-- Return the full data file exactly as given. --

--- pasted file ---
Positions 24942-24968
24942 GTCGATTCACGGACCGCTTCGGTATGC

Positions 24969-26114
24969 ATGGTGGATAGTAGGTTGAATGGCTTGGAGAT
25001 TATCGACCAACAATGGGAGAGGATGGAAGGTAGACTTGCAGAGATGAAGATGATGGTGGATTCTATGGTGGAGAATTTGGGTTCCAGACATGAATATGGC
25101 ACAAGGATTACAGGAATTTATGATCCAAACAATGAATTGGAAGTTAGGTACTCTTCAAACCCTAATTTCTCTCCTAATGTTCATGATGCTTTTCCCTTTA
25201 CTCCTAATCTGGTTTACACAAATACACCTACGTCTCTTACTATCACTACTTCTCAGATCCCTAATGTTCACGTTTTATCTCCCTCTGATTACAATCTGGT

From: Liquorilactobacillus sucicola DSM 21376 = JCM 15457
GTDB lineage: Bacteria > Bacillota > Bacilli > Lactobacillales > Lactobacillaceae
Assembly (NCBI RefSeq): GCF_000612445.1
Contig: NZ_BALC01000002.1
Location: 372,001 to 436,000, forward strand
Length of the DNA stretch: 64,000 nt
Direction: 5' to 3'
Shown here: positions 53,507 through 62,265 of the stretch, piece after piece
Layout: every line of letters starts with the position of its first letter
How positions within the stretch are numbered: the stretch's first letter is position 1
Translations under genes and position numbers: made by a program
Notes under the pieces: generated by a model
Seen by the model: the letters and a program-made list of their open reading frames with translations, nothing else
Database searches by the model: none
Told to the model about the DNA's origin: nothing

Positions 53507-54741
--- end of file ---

Positions 24942-24968
24942 GTCGATTCACGGACCGCTTCGGTATGC

Positions 24969-26114
24969 ATGGTGGATAGTAGGTTGAATGGCTTGGAGAT
25001 TATCGACCAACAATGGGAGAGGATGGAAGGTAGACTTGCAGAGATGAAGATGATGGTGGATTCTATGGTGGAGAATTTGGGTTCCAGACATGAATATGGC
25101 ACAAGGATTACAGGAATTTATGATCCAAACAATGAATTGGAAGTTAGGTACTCTTCAAACCCTAATTTCTCTCCTAATGTTCATGATGCTTTTCCCTTTA
25201 CTCCTAATCTGGTTTACACAAATACACCTACGTCTCTTACTATCACTACTTCTCAGATCCCTAATGTTCACGTTTTATCTCCCTCTGATTACAATCTGGT

From: Liquorilactobacillus sucicola DSM 21376 = JCM 15457
GTDB lineage: Bacteria > Bacillota > Bacilli > Lactobacillales > Lactobacillaceae
Assembly (NCBI RefSeq): GCF_000612445.1
Contig: NZ_BALC01000002.1
Location: 372,001 to 436,000, forward strand
Length of the DNA stretch: 64,000 nt
Direction: 5' to 3'
Shown here: positions 53,507 through 62,265 of the stretch, piece after piece
Layout: every line of letters starts with the position of its first letter
How positions within the stretch are numbered: the stretch's first letter is position 1
Translations under genes and position numbers: made by a program
Notes under the pieces: generated by a model
Seen by the model: the letters and a program-made list of their open reading frames with translations, nothing else
Database searches by the model: none
Told to the model about the DNA's origin: nothing

Positions 53507-54741